Joe Biden Didn't Contact Charlottesville Victim Heather Heyer's Mother Before Launching Campaign Video Referencing Her Death

Former Vice President Joe Biden arrives at a rally organized by UFCW Union members to support Stop and Shop employees on strike throughout the region at the Stop and Shop in Dorchester, Massachusetts, on April 18, 2019. The mother of the victim of a Charlottesville rally said Biden did not contact her prior to launching a video referencing her daughter's death. JOSEPH PREZIOSO/AFP/Getty Images

Susan Bro, the mother of Heather Heyer, who died after a car ran her over as she protested the white nationalist rally in Charlottesville, Virginia, almost two years ago, said former Vice President Joe Biden did not contact her before he launched his 2020 presidential campaign in a video Thursday that mentioned her daughter's death.

Bro spoke to CNN Friday about Biden's call to her, which came after his campaign had already posted his video.

"I got a call from him yesterday at 4:30 in the afternoon," said Bro. "That was the first time I had ever spoken to Joe Biden or anybody related to his office or anything."

Bro said she was "trying to remember how the conversation started."

"I remember we talked a lot about bereavement because, you know, he's lost a son and a wife and daughter, and we talked about how forming a foundation helps you survive," Bro said. "But that's really all the kind of things we talked about."

Biden has outlived his first wife, Neilia, an infant daughter, Naomi, and his eldest son Beau, who died in 2015. The former senator from Delaware created the Beau Biden Foundation for the Protection of Children to honor his son's efforts to stop child abuse.

Bro said she recalled Biden explaining why he had not called her before releasing the campaign video.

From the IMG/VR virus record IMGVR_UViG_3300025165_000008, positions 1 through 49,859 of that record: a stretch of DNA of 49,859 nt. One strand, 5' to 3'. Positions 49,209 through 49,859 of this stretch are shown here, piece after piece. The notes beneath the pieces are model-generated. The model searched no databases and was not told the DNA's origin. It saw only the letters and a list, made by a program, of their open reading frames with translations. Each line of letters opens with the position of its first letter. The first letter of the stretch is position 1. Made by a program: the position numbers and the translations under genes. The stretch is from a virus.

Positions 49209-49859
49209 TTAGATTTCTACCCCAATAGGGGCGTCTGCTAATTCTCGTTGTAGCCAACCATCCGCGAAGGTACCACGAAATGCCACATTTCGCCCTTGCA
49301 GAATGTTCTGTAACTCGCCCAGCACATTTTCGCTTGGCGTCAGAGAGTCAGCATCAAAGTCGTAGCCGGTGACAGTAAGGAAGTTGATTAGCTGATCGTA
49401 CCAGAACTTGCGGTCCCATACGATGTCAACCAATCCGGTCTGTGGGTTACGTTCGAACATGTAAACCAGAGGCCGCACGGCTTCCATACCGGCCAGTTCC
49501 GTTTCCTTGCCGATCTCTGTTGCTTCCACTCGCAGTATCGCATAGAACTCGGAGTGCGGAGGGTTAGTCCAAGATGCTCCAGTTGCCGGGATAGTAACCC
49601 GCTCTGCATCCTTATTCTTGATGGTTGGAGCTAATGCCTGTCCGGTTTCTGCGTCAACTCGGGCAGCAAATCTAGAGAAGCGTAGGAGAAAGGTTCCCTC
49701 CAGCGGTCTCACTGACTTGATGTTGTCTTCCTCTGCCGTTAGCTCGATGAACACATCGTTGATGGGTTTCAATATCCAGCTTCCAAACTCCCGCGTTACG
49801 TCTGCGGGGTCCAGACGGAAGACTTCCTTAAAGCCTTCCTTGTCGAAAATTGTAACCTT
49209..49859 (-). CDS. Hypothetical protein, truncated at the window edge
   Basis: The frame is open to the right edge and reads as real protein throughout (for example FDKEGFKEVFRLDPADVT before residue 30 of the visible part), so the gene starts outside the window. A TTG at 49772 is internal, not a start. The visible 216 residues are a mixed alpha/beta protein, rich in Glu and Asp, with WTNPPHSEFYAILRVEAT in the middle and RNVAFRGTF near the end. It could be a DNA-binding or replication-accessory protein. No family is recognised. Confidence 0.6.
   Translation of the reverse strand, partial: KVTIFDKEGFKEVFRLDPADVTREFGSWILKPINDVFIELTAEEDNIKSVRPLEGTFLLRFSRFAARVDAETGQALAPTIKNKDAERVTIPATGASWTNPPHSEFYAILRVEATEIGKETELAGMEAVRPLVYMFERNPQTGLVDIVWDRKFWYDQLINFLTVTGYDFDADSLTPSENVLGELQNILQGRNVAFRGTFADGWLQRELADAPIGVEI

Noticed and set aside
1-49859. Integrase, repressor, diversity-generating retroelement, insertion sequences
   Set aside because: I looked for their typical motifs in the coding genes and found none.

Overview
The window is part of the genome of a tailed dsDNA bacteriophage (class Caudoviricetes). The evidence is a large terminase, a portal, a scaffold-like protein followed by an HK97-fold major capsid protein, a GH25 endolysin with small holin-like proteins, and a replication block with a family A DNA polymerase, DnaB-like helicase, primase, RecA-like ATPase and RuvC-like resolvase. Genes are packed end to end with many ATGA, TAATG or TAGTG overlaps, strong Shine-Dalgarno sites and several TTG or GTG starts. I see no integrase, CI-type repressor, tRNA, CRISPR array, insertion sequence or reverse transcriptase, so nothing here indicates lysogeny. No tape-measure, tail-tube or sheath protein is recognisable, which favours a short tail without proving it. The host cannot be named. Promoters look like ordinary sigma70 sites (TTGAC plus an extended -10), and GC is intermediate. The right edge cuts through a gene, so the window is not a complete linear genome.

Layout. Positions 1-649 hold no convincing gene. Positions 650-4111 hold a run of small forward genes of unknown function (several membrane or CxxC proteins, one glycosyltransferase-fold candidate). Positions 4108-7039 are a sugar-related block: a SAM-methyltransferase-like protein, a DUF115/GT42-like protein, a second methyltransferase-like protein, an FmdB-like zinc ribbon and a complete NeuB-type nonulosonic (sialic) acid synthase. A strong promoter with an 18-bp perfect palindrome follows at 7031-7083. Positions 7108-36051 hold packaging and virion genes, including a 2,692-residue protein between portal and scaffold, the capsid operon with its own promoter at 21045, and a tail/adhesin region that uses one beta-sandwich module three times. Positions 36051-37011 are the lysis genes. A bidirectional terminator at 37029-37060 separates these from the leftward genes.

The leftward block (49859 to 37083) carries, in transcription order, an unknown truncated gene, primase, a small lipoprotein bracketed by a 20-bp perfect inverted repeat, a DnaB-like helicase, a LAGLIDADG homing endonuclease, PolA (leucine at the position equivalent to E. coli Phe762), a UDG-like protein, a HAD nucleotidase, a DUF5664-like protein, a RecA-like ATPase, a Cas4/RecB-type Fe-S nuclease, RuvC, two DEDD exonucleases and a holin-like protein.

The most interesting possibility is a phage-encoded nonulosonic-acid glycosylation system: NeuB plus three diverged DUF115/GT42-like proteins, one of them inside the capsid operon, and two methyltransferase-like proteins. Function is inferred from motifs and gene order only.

"I think he said something about, 'I would have reached out sooner, but I wasn't sure how you would feel,'" Bro said. "And I commented, 'Yes I noticed you didn't mention her name because you hadn't contacted me.' So we sort of acknowledged that much."

Charlottesville attack victim Heather Heyer's mother @SusanBro7 spoke to Joe Biden after he made the attack a focus of his 2020 launch.

"I think it has to be part of the political dialogue,” she says when asked about him highlighting her daughter’s death.

— New Day (@NewDay) April 26, 2019

When asked if she wished the presidential candidate had mentioned her daughter's name, Bro replied: "Not particularly. It's not about her. The issue is about the hate, it's not about Heather."

"They were met by a courageous group of Americans, and a violent clash ensued. And a brave young woman lost her life," Biden said in the video. "And that's when we heard the words from the president of the United States that stunned the world and shocked the conscience of this nation. He said there were 'some very fine people on both sides.' Very fine people on both sides?"

Bro said the upshot of Biden's call was "probably to make sure I was OK."

"Apparently, there were rumors swirling that I was devastated and traumatized and none of those things were true," Bro said. "I think it was traumatizing for some other people in Charlottesville to just suddenly have that thrown up at them on the screen, and I did mention that to him and that probably had triggered some other people."

On August 12, 2017, during the two-day Unite the Right rally in Charlottesville, James Alex Fields Jr. drove his car into a crowd of protestors who had been walking on a narrow street in the city's old downtown section, killing 32-year-old Heyer and injuring several others in the attack. Fields was convicted in state court of first-degree murder, malicious wounding and other charges in 2018. Last month, Fields entered guilty pleas to more than two dozen federal charges, for which he will be sentenced later this year, though he is already serving a life sentence for Heyer's murder.